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Nick Saban’s still pushing a scheduling plan that would screw mid-majors

Saban wants Power 5 teams to only play each other, and he doesn’t favor an expanded Playoff. Connect the dots.

NCAA Football: SEC Football Media Day Dale Zanine-USA TODAY Sports

Nick Saban has a bully pulpit. People listen when college football’s greatest coach talks, and Saban has used his megaphone to hawk a handful of policy ideas over the years.

One of Saban’s pet projects is convincing the rest of the sport that teams from power conferences should only play each other. He pushed it again at 2018’s SEC Media Days on Wednesday, using a similar rationale to the one he’s laid out since at least 2014.

“I know nobody really asked this, but I’ve always been an advocate of playing all Power 5 schools,” Saban told a media horde. “I think we need to have more really, really good games on TV for the players. We can’t have fans who pay a lot of money for tickets and boxes and loges who support our programs to pay for games that no one is interested in watching.”

Saban’s idea would lead to more fun non-conference games. It might help stem a tide of falling attendance across the sport and bump ratings, too. It could be pulled off if everyone got together. We’ve already published a plan that could be a starting point. But:

Power 5 teams only playing each other would be awful for mid-majors.

The simplest reason why is that small schools (both FCS and Group of 5 FBS) depend on Power 5 games for money. They get hundreds of thousands of dollars per visit to power-conference stadiums. The money those games make for small-school athletic departments is a huge budgetary boost. They usually lose, but they get help funding more sports and scholarships. They don’t have out-of-this-world television contracts to lean on.

Saban’s plan would also crush whatever tiny chances mid-majors currently have of getting into the College Football Playoff. That event’s selection committee has made plain that it doesn’t respect mid-major schedules, and we’re all entitled to feel however we want about that. But UCF going unbeaten in 2017 and missing the Playoff after getting just one Power 5 win against a bad Maryland team made something else extra clear: For a mid-major to make the field, it needs to have a win or two against a really good power team.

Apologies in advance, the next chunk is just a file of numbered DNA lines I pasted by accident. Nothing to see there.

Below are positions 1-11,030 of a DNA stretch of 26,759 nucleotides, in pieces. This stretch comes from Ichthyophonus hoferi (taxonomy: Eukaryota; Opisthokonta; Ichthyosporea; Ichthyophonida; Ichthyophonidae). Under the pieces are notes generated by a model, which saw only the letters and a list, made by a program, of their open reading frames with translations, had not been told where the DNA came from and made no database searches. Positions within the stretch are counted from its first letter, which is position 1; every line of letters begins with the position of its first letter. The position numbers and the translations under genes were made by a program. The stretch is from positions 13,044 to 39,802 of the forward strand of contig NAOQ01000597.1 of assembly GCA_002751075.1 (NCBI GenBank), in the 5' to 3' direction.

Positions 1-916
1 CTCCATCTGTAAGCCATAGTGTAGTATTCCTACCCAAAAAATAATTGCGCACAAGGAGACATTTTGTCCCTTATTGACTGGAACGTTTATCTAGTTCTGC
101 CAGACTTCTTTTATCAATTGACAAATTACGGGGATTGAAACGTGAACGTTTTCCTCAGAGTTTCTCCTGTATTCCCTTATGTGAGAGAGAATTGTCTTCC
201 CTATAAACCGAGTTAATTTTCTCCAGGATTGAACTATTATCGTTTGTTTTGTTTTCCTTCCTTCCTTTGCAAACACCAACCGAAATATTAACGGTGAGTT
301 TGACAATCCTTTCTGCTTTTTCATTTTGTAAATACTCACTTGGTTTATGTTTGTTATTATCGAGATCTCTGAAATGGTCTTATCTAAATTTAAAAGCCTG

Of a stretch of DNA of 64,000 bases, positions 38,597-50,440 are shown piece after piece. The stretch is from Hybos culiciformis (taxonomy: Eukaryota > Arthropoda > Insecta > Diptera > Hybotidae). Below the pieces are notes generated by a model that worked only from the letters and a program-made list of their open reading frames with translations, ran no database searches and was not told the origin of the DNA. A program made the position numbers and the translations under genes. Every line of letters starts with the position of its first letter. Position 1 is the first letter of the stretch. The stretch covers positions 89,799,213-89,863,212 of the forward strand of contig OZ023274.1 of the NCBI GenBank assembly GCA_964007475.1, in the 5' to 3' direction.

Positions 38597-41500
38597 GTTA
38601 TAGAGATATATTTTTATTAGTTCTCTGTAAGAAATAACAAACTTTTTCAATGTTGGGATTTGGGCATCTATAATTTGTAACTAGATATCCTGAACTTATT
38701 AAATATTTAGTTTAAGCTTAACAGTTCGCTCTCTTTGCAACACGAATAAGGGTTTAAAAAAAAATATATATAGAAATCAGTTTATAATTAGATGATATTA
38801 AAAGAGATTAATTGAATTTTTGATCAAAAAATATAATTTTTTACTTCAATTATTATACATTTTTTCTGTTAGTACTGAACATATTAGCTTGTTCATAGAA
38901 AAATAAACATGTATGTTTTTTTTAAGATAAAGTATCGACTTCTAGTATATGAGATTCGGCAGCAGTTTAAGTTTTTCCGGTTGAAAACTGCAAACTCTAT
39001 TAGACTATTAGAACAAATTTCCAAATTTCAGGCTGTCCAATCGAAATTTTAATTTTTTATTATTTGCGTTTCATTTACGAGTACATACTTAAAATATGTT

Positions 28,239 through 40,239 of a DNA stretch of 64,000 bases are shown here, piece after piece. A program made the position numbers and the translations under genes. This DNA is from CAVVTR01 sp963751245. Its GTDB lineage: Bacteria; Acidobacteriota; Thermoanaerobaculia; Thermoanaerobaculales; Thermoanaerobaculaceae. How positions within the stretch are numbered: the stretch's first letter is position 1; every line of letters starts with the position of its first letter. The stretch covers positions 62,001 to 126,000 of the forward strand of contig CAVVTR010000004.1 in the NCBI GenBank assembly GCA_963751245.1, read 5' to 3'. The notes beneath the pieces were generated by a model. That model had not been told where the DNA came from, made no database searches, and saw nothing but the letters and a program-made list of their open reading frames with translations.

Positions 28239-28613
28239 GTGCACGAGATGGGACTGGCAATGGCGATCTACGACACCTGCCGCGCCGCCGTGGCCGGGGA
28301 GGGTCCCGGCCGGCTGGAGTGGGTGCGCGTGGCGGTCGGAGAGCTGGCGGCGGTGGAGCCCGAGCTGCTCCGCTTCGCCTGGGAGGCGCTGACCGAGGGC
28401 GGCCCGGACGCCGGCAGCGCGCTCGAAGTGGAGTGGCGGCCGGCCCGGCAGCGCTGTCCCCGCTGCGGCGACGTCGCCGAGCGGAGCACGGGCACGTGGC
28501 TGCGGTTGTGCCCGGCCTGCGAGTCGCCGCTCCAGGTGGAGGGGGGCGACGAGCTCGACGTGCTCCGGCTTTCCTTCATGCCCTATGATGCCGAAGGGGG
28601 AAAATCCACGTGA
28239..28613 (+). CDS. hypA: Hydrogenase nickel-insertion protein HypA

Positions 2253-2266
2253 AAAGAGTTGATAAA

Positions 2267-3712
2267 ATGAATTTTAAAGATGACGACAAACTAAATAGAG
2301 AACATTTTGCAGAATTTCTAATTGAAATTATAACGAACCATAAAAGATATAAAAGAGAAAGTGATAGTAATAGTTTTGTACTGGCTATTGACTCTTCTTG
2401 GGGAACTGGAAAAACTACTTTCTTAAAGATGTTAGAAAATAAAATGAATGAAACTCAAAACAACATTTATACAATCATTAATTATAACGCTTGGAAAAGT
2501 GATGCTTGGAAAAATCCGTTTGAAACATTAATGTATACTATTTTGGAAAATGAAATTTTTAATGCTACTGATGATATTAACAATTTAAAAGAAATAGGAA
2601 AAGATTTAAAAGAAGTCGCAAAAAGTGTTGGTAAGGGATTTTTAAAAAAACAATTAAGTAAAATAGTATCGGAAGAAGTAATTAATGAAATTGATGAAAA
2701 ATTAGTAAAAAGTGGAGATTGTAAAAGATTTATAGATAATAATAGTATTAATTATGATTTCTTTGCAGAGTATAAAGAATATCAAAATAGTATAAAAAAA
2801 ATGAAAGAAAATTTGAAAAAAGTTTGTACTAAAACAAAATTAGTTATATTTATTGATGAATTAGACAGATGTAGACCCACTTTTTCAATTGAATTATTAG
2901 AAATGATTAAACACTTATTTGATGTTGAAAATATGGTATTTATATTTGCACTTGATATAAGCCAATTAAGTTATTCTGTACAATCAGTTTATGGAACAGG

That’s why Houston made a lot of people’s projected Playoff cuts early in 2016, after the Cougars beat Oklahoma in Week 1 but before they fell off a cliff later in the season. It’s why FAU, which plays OU in Week 1 in 2018, might be the mid-major with the best chance.

Saban knows a Power 5-only scheduling policy would hurt mid-majors. It’s common sense. He also knows that mid-majors aren’t his problem.

He’s made clear that he thinks little of UCF’s national championship claim, which is the closest the Knights can get to a real title in a sport that’s locked out mid-majors.

At the same presser where he again put forth his exclusively Power 5 scheduling idea, he alluded to the obvious point that it would hurt teams like UCF. He said he “has a tremendous amount of compassion for UCF and what they accomplished this year.”

“But I think they did a good job of determining who got in the playoffs, and we can have another discussion about the future of the playoffs and how many teams should get in the playoffs, but you’re going to minimize the effect of bowl games, which I stood up here ten years ago and said, as soon as we do this, it’s going to diminish bowl games, the importance of bowl games. Everybody would just be interested in the playoffs.”

An expanded playoff could leave an opportunity for a mid-major to get in even without the option to schedule Power 5 opponents. But Saban doesn’t want the Playoff to get bigger, either, and has spoken at length several times about how a larger Playoff makes bowl games less important, with players sometimes sitting out less meaningful bowls.

“All of these things are not good for college football,” he said Wednesday.

If Saban doesn’t want a bigger Playoff and also doesn’t want Power 5s to play mid-majors, then he doesn’t want mid-majors to have any shot at the Playoff.

He doesn’t have to say that, though, because what does he care?

“So there’s a lot of philosophical questions that everybody needs to sort of take into consideration as what the best way to do this whole thing is, and I don’t think I have the answer to that,” Saban said. “That’s not what I get paid to do.”